Integrating Risk Management as an Effective Approach to Root Cause Analysis - Optimize time and cost of product development by managing risk. - BioPharm International

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Integrating Risk Management as an Effective Approach to Root Cause Analysis
Optimize time and cost of product development by managing risk.


BioPharm International
Volume 22, Issue 1



The issuance of the FDA's guidance in 2004 advocating a risk-based approach to current good manufacturing practices (cGMPs) has changed the basic paradigm for quality in the biopharmaceutical industry. This guidance advocates using scientific inquiry as a foundation for developing quality initiatives that will ensure ongoing product quality. Managing risk in the product development lifecycle presents the industry with an opportunity to optimize the time, resources, and cost of developing a drug product. This same opportunity extends to the establishment of our quality argument and all of its related systems.

The challenge in embracing this new approach to quality is shifting from the traditional mindset based on blanket inspection and testing to one driven by control and monitoring. We must change our approach and quality standards for troubleshooting and prevention if we are to realize the agency's vision of quality and business synergy. In an industry where the ratio of quality to operations personnel can reach 3:1, as is often seen in large biopharmaceutical operations, the concept that quality can operate synergistically with the needs of the business is a radical departure from what we have experienced for the last 50 years.

With this shift in philosophy by both industry and the regulatory bodies, we find ourselves reinventing our approach and expectations to fundamental quality activities, such as root cause analysis (RCA). RCA is an approach to problem solving aimed at identifying the basic drivers or causes for problems or events. The philosophy behind RCA is predicated on the belief that problems are best solved by attempting to correct or eliminate root causes, as opposed to merely addressing the immediately obvious symptoms.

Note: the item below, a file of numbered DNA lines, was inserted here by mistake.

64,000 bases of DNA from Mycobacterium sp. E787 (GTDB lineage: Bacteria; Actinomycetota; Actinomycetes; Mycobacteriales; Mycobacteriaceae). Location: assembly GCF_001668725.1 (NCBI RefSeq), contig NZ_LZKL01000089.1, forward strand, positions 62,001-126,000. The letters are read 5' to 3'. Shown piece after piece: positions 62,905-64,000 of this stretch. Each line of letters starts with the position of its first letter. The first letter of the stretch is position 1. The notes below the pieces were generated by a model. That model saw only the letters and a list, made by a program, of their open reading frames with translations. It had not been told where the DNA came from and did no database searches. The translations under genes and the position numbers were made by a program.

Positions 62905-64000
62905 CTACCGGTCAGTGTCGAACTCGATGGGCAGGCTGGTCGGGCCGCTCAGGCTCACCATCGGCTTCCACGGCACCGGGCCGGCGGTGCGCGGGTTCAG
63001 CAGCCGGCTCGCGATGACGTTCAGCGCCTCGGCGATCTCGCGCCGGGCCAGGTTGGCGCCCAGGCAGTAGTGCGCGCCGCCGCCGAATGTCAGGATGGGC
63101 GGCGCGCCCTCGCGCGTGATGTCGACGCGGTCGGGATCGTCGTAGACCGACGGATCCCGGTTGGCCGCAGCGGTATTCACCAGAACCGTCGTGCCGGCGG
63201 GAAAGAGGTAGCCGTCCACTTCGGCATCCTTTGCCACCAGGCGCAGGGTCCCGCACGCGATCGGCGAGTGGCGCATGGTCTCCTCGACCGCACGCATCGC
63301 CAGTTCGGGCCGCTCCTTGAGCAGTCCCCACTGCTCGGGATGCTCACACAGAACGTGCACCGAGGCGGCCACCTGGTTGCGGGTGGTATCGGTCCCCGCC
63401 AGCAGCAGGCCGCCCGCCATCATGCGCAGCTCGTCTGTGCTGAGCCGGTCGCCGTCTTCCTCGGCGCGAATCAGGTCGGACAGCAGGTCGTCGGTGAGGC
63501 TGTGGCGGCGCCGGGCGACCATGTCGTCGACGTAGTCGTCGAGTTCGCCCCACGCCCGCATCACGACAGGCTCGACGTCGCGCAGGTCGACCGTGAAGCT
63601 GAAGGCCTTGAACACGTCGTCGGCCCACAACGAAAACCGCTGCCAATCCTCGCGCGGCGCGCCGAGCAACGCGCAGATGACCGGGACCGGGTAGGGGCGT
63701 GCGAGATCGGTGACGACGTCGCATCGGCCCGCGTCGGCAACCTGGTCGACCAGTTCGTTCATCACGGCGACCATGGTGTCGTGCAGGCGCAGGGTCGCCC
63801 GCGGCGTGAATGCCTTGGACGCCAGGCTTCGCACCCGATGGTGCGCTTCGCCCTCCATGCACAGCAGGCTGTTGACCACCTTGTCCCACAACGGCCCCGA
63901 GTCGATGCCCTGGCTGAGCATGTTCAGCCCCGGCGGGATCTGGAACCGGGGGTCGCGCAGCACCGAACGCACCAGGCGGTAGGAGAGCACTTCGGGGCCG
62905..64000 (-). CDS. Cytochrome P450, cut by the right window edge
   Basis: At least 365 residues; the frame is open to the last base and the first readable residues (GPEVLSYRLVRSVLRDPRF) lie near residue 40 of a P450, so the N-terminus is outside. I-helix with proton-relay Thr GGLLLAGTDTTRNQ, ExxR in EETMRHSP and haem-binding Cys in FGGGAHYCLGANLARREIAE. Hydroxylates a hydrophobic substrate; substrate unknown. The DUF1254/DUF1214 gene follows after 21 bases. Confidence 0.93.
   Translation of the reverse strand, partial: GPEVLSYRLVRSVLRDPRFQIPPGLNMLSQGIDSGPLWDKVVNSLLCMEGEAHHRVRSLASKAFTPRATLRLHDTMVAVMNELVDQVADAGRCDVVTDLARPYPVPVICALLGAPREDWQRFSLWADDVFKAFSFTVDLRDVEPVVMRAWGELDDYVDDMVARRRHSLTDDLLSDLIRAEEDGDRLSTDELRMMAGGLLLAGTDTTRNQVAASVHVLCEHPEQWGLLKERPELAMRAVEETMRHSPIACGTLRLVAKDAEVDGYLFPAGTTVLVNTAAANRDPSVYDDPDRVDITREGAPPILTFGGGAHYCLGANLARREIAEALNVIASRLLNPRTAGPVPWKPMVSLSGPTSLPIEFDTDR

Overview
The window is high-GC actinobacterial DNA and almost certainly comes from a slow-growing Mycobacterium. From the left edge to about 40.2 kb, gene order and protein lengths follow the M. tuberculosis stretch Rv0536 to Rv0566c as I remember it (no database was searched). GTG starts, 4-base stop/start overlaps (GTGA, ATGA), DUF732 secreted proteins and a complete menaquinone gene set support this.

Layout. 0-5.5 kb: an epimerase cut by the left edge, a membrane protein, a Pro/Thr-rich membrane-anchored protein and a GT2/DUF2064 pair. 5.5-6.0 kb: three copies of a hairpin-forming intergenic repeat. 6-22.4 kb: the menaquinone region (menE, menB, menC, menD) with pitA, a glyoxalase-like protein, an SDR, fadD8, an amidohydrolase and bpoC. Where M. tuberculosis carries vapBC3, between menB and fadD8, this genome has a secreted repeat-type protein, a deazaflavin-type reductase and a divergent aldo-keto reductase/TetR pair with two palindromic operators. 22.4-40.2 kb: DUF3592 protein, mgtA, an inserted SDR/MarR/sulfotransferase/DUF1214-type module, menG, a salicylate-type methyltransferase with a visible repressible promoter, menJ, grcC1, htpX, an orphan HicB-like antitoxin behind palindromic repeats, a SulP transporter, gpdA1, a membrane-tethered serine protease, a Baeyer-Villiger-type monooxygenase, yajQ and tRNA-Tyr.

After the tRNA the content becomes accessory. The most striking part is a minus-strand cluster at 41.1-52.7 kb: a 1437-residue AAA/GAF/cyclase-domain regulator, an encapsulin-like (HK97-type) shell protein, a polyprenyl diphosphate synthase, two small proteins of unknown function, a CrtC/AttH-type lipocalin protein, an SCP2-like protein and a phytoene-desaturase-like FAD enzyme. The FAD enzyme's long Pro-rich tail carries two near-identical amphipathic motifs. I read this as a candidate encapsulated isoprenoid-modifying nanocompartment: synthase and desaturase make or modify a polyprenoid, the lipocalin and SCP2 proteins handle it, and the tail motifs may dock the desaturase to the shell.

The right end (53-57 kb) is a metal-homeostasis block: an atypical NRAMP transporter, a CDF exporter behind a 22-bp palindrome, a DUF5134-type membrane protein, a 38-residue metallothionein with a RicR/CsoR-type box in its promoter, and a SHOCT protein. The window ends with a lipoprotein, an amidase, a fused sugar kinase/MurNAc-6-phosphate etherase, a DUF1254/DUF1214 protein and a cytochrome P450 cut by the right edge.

Figure 1. Relationship among the components of root cause analysis.
In investigating a problem or event, there are three basic components we need to understand. We have the symptom, which is the failure observed against the expected performance; the mechanism that drove the failure; the contributing state or events that may have supported the failure; and the actual root cause of the failure. Separating these components is the key to an effective root cause analysis. The relationship among these components is shown in Figure 1.

By directing corrective measures at root causes, it is hoped that the likelihood of problem recurrence will be minimized. However, we recognize that complete prevention of recurrence by a single intervention is not always possible. To be effective, RCA is often a highly iterative process, and is frequently viewed as a tool for continuous improvement.

There is no single approach to RCA: it is an amalgam of different tools, processes, and analyses applied appropriately to identify the source of the problem or event. Even so, RCA exercises have not always been completely objective. We have all seen the corrective action and preventative action (CAPA) documents which have been closed, with the recommended root cause and corrective action being operator retraining. In such cases, the problems invariably reappear later because the corrective action was off the mark. An effective corrective action based on an effective RCA should eliminate the problem or event from happening again. In the absence of this reality, the RCA was not effective.

The lack of a disciplined approach to RCA has undermined the effectiveness of CAPA programs and often leads to recurring issues with products. As a result, the focus of many FDA inspections has been the quality and defensibility of RCAs, which are often used to close out a CAPA. Nevertheless, the emphasis in the biopharmaceutical industry on moving toward a more process-centric rather than a product-centric philosophy for quality assurance has laid the groundwork for a more effective RCA exercise. The emergence of operational excellence initiatives has rekindled interest in structured problem solving techniques such as Kepner-Tregoe that methodically drive the analysis toward an objectively defensible final conclusion. But the one thing we have learned as an industry is that there is no magic bullet, no one-size-fits-all solution that we can just buy and implement to meet this shift in quality philosophy. However, a common framework defines all good investigative processes. This article describes and illustrates the application of one approach that is very effective in integrating the basic tenets of Quality by Design and risk management as purported by ICH Q10 as a methodology for an effective RCA.


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